COBE CaseA DigiMaxCon Spring 2015 2015 Instructions
4634 words 19 pagesDigiMaxCon (A): The Case of the Shrinking Margins1
It is late spring and time for the DMC management team to begin the planning cycle for the next fiscal year. While CEO Tom Grant has always preferred the tried and true business strategies from Michael Porter (cost leadership, differentiation and market focus), he knows the executive team needs to be creative to set the path for the future of the company during the new planning cycle. In this highly competitive global market, DMC will face many challenges in choosing a strategic plan for the next five years. The current strategic plan includes a goal of increasing electronic component sales while establishing a more stable sales pattern and margins, but this goal is not going well. Grant …show more content…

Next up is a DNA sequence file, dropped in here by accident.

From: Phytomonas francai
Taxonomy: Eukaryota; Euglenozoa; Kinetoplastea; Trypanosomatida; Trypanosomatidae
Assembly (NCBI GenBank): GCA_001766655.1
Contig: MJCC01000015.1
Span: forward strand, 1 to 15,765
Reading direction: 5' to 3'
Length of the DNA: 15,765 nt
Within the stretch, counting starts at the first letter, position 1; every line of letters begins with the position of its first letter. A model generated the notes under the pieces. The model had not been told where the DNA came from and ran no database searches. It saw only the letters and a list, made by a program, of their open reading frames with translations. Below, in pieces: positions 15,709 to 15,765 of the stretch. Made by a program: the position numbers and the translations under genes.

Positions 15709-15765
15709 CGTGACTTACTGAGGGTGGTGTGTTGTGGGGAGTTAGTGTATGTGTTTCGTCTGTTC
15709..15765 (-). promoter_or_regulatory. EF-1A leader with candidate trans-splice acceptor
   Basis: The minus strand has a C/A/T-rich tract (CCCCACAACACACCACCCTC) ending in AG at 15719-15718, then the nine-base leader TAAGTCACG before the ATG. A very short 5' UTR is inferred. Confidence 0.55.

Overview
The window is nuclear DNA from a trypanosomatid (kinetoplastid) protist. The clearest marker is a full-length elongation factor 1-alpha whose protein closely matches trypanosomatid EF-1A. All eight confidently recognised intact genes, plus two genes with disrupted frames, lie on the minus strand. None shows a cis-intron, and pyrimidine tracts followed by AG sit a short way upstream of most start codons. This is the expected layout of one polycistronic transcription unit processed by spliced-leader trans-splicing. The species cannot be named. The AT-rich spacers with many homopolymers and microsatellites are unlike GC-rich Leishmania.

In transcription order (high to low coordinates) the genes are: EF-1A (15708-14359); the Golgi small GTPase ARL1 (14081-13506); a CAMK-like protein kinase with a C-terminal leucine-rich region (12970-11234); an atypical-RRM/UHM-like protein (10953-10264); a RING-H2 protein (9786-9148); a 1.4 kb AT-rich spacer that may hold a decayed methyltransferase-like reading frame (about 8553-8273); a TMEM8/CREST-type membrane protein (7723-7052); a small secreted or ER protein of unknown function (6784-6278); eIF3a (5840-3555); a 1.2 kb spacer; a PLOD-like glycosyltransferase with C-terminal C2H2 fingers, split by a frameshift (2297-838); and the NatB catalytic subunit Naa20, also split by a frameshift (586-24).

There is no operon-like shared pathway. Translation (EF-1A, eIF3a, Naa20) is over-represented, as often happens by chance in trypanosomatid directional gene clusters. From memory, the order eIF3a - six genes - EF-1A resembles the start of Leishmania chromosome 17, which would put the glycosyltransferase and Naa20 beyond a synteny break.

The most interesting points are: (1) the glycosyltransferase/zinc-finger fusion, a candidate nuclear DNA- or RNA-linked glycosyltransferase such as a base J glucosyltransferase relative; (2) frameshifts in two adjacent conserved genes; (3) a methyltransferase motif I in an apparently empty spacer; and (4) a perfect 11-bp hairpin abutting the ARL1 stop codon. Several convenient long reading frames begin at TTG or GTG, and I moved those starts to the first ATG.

They did not believe the future evolved from forecasting or planning in the technology world. The company identified outstanding managers coming up through the ranks, selected a few each year, and gave each $5 million to “make something happen.” With three or four new product efforts each year, they recognized most might fail, but hoped the winners would make up for the losers. They created their own brand of personal computer, touch screen monitors, midmarket assembly operations, and other technology products. As expected, most of these products did not make an impression in their respective markets. Failed product executives left ( “left” seems too weak since they were forced out, this is an added element of pressure on VP’s) the company. Successful startup projects became separate businesses until acquired or merged into other entities.
By the twenty-first century, DMC had grown to become a multi-billion dollar company, consistently ranked in the top five in their industry. Between 2008 and 2012 combined sales from internally developed product lines, acquired companies, and joint ventures increased from a little over $5 billion to over $8 billion, but returns showed great profit and loss swings (see Table 1). These ranged from a net loss of $1.9 billion in 2009, to a net income of $1.9 billion the next year, to a net loss of $1 billion in 2012, the most recent reporting year.